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mt92
10-27-2008, 12:14 PM
Our shop has made a simple mold that seperates in two halfs for a part we need. My problem is that I cannot find a rubber compund that will dry in the the airtight mold. The only thing that we have found that works is repro-rubber inspection putty.
Does anyone have a good idea for this, we are looking for a rubber compund that dries in a airtight mold and is oil resistant, with a stiffness a little softer than a tire.
Any help would be appreciated.
Thanks.:confused:

Kipper
10-27-2008, 06:02 PM
If it can stand a little heat maybe Vinamold Yellow will do the job (200C Melting point)

advt001
10-27-2008, 09:18 PM
Will a urethane casting resin work?

soapy
10-29-2008, 10:19 AM
Try a two part isocyanate/polyol polyurethane foam mix. We have just bought a machine to make parts with this stuff, having been outsourcing it. It basically comes out as a sort of synthetic rubber. You have to heat the mould to about 50 degrees, and then keep it there with active cooling, to get a good finish. Some of the chemicals are a bit nasty, but we are looking into that at the moment.

I'll be interested to hear anything anyone else knows about this type of thing.

mt92
10-29-2008, 11:55 AM
A putty like the Repro rubber works nice because the mold seperates in two halfs. A thick liquid would also work nice.
Does anyone have any ideas?
Thanks.

wwendorf
10-29-2008, 12:15 PM
Perhaps using latex in liquid form then heating it to vulcanize it inside the mold would work?

Geof
10-29-2008, 12:17 PM
....Does anyone have a good idea for this, we are looking for a rubber compund that dries in a airtight mold and is oil resistant, with a stiffness a little softer than a tire.
Any help would be appreciated.
Thanks.:confused:

Hypalon, Google it for more information.

It is a synthetic rubber that is cured by heating to just over 100 degrees C.

You will need to find someplace that does rubber vulcanizing and see if they will sell you some. It has to be kept refrigerated to stop it curing slowly at room temperature.

I have done a lot of 'garage shop' vulcanizing of parts using Hypalon in aluminum molds that I heated in an electric frypan. It is easy to work with because in the uncured state it is like putty so you can measure out a block the same volume as the mold cavity and then just clamp it in the mold. You need some bleeder holes to let the trapped air and excess material to squeeze out.

Much, much easier to work with than RTV Silicone or polyurethane mixes, no measuring and mixing, no vacuum degassing, no goopy stuff leaking out of the mold. Once you have the weight needed to just very slightly overfill the mold and the time/temperature needed for complete cure things pop out very reproducibly. In addition you can scale up from prototype to initial production just by making some multi-cavity molds.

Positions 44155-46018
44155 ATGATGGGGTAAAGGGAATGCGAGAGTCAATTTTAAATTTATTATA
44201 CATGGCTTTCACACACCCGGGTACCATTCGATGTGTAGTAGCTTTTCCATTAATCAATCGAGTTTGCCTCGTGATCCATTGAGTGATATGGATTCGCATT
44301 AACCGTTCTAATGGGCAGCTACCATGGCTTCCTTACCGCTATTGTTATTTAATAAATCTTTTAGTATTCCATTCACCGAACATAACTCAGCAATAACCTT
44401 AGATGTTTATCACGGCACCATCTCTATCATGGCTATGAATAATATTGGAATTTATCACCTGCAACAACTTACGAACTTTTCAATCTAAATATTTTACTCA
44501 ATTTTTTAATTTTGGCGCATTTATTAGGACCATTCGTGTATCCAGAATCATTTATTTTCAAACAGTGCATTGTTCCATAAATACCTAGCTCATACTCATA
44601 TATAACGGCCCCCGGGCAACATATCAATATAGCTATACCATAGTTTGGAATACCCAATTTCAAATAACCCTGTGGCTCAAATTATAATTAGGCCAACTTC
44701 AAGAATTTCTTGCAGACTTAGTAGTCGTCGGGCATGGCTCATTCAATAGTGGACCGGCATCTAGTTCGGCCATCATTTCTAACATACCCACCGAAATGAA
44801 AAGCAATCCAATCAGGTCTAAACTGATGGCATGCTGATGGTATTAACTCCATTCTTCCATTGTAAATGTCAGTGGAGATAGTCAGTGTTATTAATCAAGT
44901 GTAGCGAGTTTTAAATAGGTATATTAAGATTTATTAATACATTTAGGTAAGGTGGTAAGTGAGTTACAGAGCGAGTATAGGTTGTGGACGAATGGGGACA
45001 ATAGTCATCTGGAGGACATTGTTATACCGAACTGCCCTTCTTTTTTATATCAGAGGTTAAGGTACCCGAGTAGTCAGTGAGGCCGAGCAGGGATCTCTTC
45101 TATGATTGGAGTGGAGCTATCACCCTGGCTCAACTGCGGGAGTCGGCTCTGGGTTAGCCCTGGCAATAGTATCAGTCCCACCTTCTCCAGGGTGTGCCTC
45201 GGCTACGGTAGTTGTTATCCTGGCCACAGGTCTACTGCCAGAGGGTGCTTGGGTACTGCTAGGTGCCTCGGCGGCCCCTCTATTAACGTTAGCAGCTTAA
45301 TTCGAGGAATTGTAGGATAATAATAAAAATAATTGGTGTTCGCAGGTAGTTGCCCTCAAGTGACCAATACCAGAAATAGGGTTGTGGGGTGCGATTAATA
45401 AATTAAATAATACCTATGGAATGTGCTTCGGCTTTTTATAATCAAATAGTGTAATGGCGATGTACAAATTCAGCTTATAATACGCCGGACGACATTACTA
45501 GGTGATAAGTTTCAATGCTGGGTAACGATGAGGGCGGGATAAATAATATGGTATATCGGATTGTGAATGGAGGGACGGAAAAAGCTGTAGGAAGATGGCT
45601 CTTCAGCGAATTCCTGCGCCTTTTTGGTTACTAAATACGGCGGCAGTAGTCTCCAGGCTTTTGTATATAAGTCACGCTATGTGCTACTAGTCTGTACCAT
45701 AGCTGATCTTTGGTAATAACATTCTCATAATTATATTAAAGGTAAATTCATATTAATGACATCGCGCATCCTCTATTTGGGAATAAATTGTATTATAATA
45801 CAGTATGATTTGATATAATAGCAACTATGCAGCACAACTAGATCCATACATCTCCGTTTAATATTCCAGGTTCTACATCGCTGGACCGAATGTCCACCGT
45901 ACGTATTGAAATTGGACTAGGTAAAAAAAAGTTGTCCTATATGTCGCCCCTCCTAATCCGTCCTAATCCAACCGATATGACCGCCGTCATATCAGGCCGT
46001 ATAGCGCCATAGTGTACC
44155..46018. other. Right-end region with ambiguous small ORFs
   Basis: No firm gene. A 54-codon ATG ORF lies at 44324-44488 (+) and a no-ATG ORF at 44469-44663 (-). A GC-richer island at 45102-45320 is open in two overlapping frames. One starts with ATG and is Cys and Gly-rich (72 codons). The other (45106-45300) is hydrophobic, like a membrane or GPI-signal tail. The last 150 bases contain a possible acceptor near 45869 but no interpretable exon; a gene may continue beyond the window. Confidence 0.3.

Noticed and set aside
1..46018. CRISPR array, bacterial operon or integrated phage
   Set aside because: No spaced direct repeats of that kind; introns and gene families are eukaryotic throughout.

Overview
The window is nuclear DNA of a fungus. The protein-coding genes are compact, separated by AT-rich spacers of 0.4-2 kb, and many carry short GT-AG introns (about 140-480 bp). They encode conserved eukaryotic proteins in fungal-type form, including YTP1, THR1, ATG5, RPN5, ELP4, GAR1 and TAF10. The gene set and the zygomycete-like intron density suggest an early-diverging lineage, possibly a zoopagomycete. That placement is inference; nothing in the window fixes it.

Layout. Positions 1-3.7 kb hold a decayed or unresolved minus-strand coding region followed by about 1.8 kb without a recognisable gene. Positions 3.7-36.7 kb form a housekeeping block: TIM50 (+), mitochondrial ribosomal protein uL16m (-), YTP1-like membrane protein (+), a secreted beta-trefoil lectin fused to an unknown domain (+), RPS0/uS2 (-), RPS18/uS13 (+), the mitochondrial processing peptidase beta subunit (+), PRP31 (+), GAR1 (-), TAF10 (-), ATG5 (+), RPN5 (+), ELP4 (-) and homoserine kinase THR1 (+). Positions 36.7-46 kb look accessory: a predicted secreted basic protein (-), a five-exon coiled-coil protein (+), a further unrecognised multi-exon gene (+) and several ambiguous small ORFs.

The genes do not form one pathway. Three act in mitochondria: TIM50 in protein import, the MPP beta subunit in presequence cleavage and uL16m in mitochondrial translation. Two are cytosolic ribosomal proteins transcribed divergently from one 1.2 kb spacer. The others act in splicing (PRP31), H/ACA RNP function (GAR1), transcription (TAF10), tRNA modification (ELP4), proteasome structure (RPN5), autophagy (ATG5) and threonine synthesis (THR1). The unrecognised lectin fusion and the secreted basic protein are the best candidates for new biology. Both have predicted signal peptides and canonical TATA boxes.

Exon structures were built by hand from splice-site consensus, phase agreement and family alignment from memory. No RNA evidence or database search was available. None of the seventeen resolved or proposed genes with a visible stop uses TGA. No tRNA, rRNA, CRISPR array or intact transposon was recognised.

mt92
10-29-2008, 02:28 PM
I cannot find any for sale. It sounds like what I have been looking for, any ideas on where I could buy some?
Thanks

Geof
10-29-2008, 04:25 PM
I cannot point you in any specific direction. I got it from a local rubber vulcanizing company; this is why I suggested you try and find a company near you that uses it.

I think it might be something you need to by in huge quantity when you are getting it from the original manufacturer.

There are other synthetic rubbers that are also oil resistant such as neoprene; I just know that it is very easy to do prototype molding with Hypalon because I have done it.

ImanCarrot
10-30-2008, 04:35 AM
You could try "Potting Compound"- I used this to form a rubber vibration absorbing layer around large infra-red windows for attack helicopters.

I'll try and find out what the name of it was, it came in two parts, I added black powder dye and injected it into a gasket mould. As Geof rightly says though, it was messy, what with de- gassing and all, but there was no heat curing and the resulting layer (about 5mm thick and 15" length around the perimiter was nice and solid but springy.

One thing I would advise- to get the stuff to stick to the surface I wanted I used a red primer (again, can't remember it's name just now), but more importantly in your case- to get the stuff NOT to stick to the mould face I sprayed the surfaces I didn't want it to stick to with a silicon dry lubricant and lightly polished with a lint free clean cloth. I cleaning the surface with acetone and IPA each time prior to use.

This resulted in an homogenous, solid and springy vibration buffer for the windows which were made of monocrystalline germanium and so quite costly (helicopter vibration would have chipped and shattered them).

Ornery
11-02-2008, 04:02 PM
These places carry a huge variety of Urethanes.

http://www.bjbenterprises.com/
http://www.artstuf.com/
http://www.smooth-on.com/

(arrgh...I just noticed yer in the UK,)
These guys probably have what ya need

http://www.atlaspolymers.co.uk/
http://www.elichem.co.uk/

I've used lots of it, and you can get it from super hard to fleshy squishy.
For rubber with the qualities of a tire, I'd use a Shore 50 or above.
Be sure to use a non-pouros mold, (plastic, -SEALED- wood/plaster, metal, glass, or of course silicone, or other urethanes.)
RELEASE AGENT CRITICAL! stuff sticks like....well....ya know..

I like Smooth-On Universal Release, but Carnuba wax works too...
and heck, both together work great too....

Mixing throughly is critical. 'specially for the rubbers.

Ornery

ImanCarrot
11-05-2008, 04:10 AM
The stuff I used was RTV silicone two part polymer. I can't recall the actual part number but a google search of RTV Potting Compound should get you close to what you need.